In a time when socializing with other humans has become limited, this art project proposes an interaction with beings from other species; more specifically, weeds. These mostly invisible and many times unwanted plants are all around us, insisting on being present and complexifying our ecosystems to interact with insects, bees, fungi, bacteria and nurture the soil, making sure that no sense of homogeneity goes by unattacked. Cities are awfully centered around us, built by and for humans, or some humans. A few domesticated species are allowed, as long as they are obedient and serve the purposes we attribute to them. But weeds are disobedient and experts in finding cracks in our flat surfaces, constantly ruining our dreams of complete control. They will grow on home gardens, sidewalks, even roads. They remind us that human will is not decisive and that nature sieves through. Is that a form of hope? No matter how strongly we invest in a monocultural way of living, weeds will show up as noise for some, but as melody for others. Artist Jorgge Menna Barreto, in collaboration with art students from LJMU, will engage on a two-week journey throughout Liverpool to detect the presence of these uncultivated plants, searching for ways to relate to them and using drawing to leave the traces on paper of these multispecies encounters. These drawings work as witnesses of those dialogues and will then come together at one of the exhibition spaces of BlueCoat during the Liverpool Biennial in 2021, forming a community of resistance that pays homage to the world of spontaneous plants. Their life lines will be entangled. Their relational force multiplied. As each of these plants is considered part of a secret text we are trying to decipher through close observation, weaving them together will create yet another text that becomes space, wall, redrawn on a mural to dehumanize our overtly human architecture.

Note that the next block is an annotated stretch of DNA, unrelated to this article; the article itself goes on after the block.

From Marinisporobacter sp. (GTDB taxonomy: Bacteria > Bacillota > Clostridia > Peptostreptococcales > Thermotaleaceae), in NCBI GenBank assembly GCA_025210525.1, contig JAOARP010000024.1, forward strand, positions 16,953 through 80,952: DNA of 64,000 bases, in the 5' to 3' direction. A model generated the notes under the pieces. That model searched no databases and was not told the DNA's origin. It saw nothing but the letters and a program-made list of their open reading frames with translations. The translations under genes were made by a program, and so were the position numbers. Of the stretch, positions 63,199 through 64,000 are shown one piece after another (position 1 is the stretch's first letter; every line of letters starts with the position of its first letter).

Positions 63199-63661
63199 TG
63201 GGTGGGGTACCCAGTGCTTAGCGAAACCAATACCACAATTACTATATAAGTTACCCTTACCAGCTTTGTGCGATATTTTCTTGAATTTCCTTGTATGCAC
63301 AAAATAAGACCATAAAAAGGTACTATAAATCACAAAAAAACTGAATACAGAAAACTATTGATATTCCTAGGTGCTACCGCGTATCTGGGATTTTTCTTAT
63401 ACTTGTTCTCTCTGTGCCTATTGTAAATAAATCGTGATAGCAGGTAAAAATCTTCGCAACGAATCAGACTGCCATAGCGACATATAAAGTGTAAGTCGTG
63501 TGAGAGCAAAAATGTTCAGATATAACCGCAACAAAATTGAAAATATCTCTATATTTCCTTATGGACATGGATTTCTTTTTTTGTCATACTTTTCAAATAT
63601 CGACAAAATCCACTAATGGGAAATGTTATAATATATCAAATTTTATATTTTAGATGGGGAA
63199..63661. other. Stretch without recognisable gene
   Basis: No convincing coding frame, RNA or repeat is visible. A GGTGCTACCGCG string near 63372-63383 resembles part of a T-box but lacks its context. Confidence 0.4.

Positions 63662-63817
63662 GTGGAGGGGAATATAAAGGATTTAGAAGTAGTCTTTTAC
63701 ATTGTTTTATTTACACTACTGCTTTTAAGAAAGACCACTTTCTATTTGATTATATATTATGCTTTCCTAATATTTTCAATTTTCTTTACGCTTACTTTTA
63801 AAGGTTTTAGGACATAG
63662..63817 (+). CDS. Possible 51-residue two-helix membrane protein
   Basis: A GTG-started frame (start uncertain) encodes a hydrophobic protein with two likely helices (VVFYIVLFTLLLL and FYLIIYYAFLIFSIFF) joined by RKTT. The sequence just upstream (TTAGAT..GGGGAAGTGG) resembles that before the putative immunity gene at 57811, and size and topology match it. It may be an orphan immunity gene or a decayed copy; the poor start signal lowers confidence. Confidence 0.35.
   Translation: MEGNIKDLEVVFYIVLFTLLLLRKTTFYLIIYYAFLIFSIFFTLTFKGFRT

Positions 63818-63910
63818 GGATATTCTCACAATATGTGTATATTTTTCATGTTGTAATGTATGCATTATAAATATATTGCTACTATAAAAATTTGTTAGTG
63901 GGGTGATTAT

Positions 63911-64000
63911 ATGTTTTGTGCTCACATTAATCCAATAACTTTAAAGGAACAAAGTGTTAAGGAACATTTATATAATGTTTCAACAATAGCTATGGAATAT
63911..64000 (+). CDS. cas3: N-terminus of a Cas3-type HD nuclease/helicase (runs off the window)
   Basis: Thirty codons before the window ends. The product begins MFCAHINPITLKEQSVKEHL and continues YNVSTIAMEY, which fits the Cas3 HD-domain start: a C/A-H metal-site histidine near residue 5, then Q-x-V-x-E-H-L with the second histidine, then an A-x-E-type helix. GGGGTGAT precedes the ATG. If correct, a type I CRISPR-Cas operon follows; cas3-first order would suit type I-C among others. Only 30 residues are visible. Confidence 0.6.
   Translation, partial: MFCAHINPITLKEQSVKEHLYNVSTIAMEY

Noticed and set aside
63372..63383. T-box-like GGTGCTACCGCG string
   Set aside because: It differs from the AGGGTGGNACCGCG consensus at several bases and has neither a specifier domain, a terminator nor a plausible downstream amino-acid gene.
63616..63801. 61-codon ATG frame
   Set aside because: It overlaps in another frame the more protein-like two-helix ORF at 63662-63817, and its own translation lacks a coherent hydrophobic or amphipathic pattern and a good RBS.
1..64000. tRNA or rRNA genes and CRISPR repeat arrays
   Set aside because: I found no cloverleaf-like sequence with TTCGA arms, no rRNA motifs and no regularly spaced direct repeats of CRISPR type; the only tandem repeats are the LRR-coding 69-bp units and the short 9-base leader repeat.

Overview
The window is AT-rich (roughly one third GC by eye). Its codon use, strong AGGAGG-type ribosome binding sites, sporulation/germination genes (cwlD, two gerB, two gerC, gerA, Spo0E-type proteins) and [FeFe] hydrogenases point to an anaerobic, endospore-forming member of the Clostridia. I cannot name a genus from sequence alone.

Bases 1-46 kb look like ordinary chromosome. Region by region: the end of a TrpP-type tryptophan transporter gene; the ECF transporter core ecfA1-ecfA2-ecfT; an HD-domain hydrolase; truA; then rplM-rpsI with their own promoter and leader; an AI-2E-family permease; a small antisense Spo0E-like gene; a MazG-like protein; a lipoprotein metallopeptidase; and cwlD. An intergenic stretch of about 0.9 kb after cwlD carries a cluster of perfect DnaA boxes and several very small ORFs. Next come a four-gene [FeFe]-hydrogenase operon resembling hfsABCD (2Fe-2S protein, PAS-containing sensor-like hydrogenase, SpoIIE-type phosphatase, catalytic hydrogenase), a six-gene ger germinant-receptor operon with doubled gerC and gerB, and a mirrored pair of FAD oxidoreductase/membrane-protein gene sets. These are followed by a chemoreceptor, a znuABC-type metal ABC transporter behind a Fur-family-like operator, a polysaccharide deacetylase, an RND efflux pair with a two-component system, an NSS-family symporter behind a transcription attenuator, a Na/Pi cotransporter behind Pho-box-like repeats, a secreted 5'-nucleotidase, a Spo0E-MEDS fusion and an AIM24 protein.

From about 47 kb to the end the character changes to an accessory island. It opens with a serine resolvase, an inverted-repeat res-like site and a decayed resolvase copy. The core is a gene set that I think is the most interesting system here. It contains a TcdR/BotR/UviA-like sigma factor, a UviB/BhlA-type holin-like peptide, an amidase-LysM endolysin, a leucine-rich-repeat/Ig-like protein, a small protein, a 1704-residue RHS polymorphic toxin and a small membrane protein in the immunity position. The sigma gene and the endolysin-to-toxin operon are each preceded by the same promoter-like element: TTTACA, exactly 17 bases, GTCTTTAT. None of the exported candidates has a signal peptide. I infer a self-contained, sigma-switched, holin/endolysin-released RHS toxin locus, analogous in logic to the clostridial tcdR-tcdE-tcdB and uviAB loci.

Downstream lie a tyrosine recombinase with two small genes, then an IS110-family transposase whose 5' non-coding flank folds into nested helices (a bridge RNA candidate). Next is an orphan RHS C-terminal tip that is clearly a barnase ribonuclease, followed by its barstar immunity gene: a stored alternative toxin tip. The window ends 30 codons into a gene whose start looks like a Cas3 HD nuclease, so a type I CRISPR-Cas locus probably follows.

Weed them in!

Click to see LJMU students drawings

Click to see the presentation about the project

Reference Text: An Introduction to Thinking Like a Forest

Connecting Art, Food and Nature: Article in Liverpool Biennial Blog

Recorded presentation of Mauvais Alphabet Project at LJMU

To follow the process:

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Images from Liverpool Biennial & artist Anna Houghton